Relationships evolve, they change just like the people that create them. In marriages, you enter as one person, but if you and your partner determine it’s time to go your separate ways, you will be forever changed by your bond, especially if you’ve assumed one more role in your life: that of a parent.
In so many ways, now that you’ve created a life together, no matter how your relationship with your spouse changes, you will share this parenting bond for good.
In such situations, you need to prepare yourself, your future life, and your child in order to make sure that your co-parenting efforts succeed, and that your child is cared for to the best of your abilities.
The co-parenting approach is an excellent strategy to provide your kids with the routine, structure, and stability they will need. It will help them through the divorce process, and it will allow them to continue developing healthy relationships with both of their parents.
If you’re still overwhelmed by this truly life-altering change of pace, here are a few tips to help you structure your co-parenting arrangement successfully and make it work for your family.
4 Tips for Successful Co-Parenting After Divorce
Ensure transparent communication
Marriages dissolve for a myriad of different reasons, from severe emotional transgressions such as infidelity, all the way to simple causes that lead to an amicable divorce. In any scenario, kids will feel the disharmony and the following changes in their pace of life, which is precisely why transparent communication is essential for you, your former spouse, and your youngsters.
From talking to your kids to help them understand the process, to having regular negotiation sessions with your former spouse on your changing routines, communication will help you establish the structure for healthy co-parenting.
This approach will help you allocate chores and responsibilities, as well as ample time with your kids so that holidays and vacation time are distributed equally and to the benefit of your children. The most important thing to keep in mind is to stay respectful.
Whether you’re having a conversation while your kids are in the room or you’re alone, you’ll affect how your kids perceive both of you based on your own behavior and language. When there’s a conflict to resolve, use these opportunities to teach your kids the importance of mutual respect and care, even in disagreement.
Build a reliable system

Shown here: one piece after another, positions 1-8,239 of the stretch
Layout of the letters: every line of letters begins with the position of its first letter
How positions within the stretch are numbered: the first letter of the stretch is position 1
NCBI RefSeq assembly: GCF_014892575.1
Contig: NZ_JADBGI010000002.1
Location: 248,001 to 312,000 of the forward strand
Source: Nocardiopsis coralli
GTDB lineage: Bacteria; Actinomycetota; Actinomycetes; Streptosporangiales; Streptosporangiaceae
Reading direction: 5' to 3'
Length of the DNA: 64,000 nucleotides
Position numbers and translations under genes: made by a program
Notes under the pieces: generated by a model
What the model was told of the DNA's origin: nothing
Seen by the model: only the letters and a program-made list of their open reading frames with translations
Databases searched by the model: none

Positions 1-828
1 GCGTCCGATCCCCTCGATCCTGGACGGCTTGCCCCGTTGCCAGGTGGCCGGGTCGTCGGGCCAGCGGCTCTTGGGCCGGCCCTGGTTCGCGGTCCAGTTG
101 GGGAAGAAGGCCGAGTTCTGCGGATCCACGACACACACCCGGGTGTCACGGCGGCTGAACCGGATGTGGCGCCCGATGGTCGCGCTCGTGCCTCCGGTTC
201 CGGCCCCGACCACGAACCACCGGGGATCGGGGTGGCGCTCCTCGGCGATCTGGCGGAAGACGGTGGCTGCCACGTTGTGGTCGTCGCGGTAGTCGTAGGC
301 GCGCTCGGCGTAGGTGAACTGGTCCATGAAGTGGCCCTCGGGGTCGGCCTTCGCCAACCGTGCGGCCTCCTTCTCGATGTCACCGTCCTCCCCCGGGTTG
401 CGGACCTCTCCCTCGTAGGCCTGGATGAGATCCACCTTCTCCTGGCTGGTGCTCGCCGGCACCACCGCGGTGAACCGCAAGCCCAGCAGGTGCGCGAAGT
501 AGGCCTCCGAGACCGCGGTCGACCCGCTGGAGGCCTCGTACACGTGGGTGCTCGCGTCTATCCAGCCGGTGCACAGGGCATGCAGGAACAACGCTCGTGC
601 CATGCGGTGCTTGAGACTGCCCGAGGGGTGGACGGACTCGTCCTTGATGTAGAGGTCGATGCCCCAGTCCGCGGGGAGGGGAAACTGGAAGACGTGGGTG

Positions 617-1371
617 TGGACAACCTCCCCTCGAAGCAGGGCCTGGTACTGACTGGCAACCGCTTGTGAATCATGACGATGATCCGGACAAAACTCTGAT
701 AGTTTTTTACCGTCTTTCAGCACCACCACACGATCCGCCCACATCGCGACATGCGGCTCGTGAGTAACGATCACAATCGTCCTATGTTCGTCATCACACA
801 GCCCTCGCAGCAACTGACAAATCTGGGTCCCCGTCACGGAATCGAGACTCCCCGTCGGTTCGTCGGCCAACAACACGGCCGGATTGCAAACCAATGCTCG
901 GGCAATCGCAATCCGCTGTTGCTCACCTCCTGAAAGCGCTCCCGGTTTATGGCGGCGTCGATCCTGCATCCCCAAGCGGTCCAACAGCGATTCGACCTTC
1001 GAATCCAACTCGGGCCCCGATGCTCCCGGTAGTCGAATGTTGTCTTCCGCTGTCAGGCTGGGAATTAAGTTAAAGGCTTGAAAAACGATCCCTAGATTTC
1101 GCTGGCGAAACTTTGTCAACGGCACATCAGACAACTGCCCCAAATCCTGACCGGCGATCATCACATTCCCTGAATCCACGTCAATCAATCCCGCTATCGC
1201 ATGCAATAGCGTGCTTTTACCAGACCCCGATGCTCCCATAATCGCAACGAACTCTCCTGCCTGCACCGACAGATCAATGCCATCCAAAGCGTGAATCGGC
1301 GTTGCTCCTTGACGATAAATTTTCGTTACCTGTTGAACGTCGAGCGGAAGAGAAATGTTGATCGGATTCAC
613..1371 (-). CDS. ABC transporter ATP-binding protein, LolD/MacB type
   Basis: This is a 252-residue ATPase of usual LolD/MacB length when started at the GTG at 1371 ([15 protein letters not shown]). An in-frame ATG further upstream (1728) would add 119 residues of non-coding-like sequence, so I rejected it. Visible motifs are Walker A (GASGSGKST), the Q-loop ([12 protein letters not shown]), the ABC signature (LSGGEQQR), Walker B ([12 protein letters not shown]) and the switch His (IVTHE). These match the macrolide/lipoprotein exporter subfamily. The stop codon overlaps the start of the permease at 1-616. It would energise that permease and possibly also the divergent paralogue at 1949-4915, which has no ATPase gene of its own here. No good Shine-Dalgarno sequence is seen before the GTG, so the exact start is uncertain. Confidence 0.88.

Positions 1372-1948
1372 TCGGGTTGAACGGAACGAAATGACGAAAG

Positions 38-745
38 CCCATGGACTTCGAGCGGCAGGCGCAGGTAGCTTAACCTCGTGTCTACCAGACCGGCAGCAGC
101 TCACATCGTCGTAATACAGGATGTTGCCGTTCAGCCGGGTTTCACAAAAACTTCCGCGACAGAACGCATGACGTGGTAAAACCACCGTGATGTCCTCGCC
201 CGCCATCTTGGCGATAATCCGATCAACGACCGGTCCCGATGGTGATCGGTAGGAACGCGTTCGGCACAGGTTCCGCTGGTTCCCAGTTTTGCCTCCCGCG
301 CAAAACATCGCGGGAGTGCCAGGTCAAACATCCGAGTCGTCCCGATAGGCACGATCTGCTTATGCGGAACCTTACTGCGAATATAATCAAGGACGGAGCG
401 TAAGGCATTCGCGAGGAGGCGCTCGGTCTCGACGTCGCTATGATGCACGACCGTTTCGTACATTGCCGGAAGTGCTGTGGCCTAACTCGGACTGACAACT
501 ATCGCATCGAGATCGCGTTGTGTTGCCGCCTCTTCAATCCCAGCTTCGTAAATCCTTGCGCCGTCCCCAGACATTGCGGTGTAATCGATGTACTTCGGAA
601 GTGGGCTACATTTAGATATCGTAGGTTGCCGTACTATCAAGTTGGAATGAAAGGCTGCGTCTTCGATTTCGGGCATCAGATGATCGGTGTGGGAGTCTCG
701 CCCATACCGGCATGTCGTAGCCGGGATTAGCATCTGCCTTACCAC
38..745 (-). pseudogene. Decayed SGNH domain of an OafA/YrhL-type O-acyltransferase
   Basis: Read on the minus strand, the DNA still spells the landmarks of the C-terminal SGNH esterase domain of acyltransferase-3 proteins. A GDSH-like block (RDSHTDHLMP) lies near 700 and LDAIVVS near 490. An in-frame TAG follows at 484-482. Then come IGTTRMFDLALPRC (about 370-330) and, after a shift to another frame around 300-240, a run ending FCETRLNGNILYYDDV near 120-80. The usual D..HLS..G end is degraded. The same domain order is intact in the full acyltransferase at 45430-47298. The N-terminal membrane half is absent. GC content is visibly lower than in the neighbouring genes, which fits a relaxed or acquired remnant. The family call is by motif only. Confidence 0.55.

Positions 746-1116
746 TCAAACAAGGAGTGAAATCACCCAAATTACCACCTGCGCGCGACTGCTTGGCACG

Several factors are at play when it comes to creating a co-parenting system that will work for both parents, the extended family, and other support systems in your vicinity. For instance, living in vast metropolises the likes of Sydney can make it close to impossible for parents to have a stable co-parenting schedule if they live miles apart.
This is especially difficult when those unplanned events arise, such as the need to pick up your kids early from school.
In these situations, vicinity matters, so many parents choose to live in project homes in Sydney that allow both parents to be present in their kids’ lives and establish a healthy routine and a support system that works. If you suddenly need a Wednesday afternoon for an emergency dentist’s appointment, your former spouse will have an easier time to adjust and be flexible and vice versa.
If your extended family is included, and they often are, keep them in the loop as well, and make these decisions together as a family, to raise your kids more successfully and will fewer obstacles.
Factor in your own wellbeing
One crucial aspect of parenting is being a healthy role model for your kids. As a person and a parent, you should dedicate time and effort to stay resilient and sustaining healthy habits throughout the divorce and well after the process is over. As you co-parent your children, you should make time in your busy schedule to exercise, cook, and enjoy various social activities that will enrich your life.
As much as you want your kids to be the center of your universe, you also need to show them that developing various interests in life is a good choice and that they should feel encouraged to do the same. So, as you work through the co-parenting schedule and find that fine balance with your former spouse, keep your needs in check, as well. Your kids will learn so much from that.
Balancing compromise and consistency
As we’ve already established, building structure in your co-parenting schedule will let your child thrive and develop as a person, and continue expanding their relationships with you and your former spouse. But even outside of marriage, your parenting relationship requires a fair deal of compromise in order to work.
Structure should never be mistaken for rigidity since some level of pliancy is necessary for the arrangement to work for all of those involved. If you’ve had trouble with compromise in your marriage, you might find this particularly challenging when you’re divorced.
Keep an open mind to those unforeseeable circumstances such as the sudden flu attack, or perhaps an unexpected call from the school for a parent-teacher conference, or a canceled soccer practice which will change your routine.
In any case, consistency needs to live in harmony alongside some level of flexibility in your relationship. Discuss these situations openly just like all other arrangements, to make sure your kids are always covered.
The commitment necessary for healthy co-parenting after divorce takes time to develop and evolve. Make sure to keep these most fundamental principles of communication and structure-building in mind, so that you can protect your kids and help your entire family transition successfully into this new chapter of your life.
Lilly Miller is a Sydney-based graphic designer and a passionate writer. She loves everything about home decor, art history, and baking. She shares a home with two loving dogs and a gecko named Rodney. www.twitter.com/heyoitslilly